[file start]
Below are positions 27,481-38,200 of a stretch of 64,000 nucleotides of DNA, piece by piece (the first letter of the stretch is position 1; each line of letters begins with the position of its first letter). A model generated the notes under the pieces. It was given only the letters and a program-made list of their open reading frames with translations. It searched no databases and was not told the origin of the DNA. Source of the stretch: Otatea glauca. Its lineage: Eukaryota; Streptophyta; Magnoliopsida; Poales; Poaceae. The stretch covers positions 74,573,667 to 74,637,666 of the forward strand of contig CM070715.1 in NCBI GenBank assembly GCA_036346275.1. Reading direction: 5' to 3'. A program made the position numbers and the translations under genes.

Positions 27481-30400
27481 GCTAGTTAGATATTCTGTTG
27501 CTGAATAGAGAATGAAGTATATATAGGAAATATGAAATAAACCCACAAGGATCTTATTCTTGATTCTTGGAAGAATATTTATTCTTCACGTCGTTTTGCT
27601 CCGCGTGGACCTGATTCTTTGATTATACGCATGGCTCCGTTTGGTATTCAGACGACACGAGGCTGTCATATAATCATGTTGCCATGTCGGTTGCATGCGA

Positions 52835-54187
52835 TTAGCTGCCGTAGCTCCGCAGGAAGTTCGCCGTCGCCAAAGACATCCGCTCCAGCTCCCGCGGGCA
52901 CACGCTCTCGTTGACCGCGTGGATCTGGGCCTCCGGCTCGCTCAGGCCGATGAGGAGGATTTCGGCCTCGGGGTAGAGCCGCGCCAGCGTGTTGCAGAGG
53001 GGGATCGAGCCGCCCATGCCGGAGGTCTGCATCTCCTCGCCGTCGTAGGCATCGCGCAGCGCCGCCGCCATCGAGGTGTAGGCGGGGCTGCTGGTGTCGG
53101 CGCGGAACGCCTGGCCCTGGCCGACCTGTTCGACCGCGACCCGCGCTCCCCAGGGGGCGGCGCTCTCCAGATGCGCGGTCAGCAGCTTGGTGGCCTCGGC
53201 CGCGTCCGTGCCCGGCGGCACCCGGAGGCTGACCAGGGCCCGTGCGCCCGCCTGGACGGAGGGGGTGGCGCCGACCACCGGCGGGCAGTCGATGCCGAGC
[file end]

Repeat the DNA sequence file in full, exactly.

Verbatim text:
Below are positions 27,481-38,200 of a stretch of 64,000 nucleotides of DNA, piece by piece (the first letter of the stretch is position 1; each line of letters begins with the position of its first letter). A model generated the notes under the pieces. It was given only the letters and a program-made list of their open reading frames with translations. It searched no databases and was not told the origin of the DNA. Source of the stretch: Otatea glauca. Its lineage: Eukaryota; Streptophyta; Magnoliopsida; Poales; Poaceae. The stretch covers positions 74,573,667 to 74,637,666 of the forward strand of contig CM070715.1 in NCBI GenBank assembly GCA_036346275.1. Reading direction: 5' to 3'. A program made the position numbers and the translations under genes.

Positions 27481-30400
27481 GCTAGTTAGATATTCTGTTG
27501 CTGAATAGAGAATGAAGTATATATAGGAAATATGAAATAAACCCACAAGGATCTTATTCTTGATTCTTGGAAGAATATTTATTCTTCACGTCGTTTTGCT
27601 CCGCGTGGACCTGATTCTTTGATTATACGCATGGCTCCGTTTGGTATTCAGACGACACGAGGCTGTCATATAATCATGTTGCCATGTCGGTTGCATGCGA

Positions 52835-54187
52835 TTAGCTGCCGTAGCTCCGCAGGAAGTTCGCCGTCGCCAAAGACATCCGCTCCAGCTCCCGCGGGCA
52901 CACGCTCTCGTTGACCGCGTGGATCTGGGCCTCCGGCTCGCTCAGGCCGATGAGGAGGATTTCGGCCTCGGGGTAGAGCCGCGCCAGCGTGTTGCAGAGG
53001 GGGATCGAGCCGCCCATGCCGGAGGTCTGCATCTCCTCGCCGTCGTAGGCATCGCGCAGCGCCGCCGCCATCGAGGTGTAGGCGGGGCTGCTGGTGTCGG
53101 CGCGGAACGCCTGGCCCTGGCCGACCTGTTCGACCGCGACCCGCGCTCCCCAGGGGGCGGCGCTCTCCAGATGCGCGGTCAGCAGCTTGGTGGCCTCGGC
53201 CGCGTCCGTGCCCGGCGGCACCCGGAGGCTGACCAGGGCCCGTGCGCCCGCCTGGACGGAGGGGGTGGCGCCGACCACCGGCGGGCAGTCGATGCCGAGC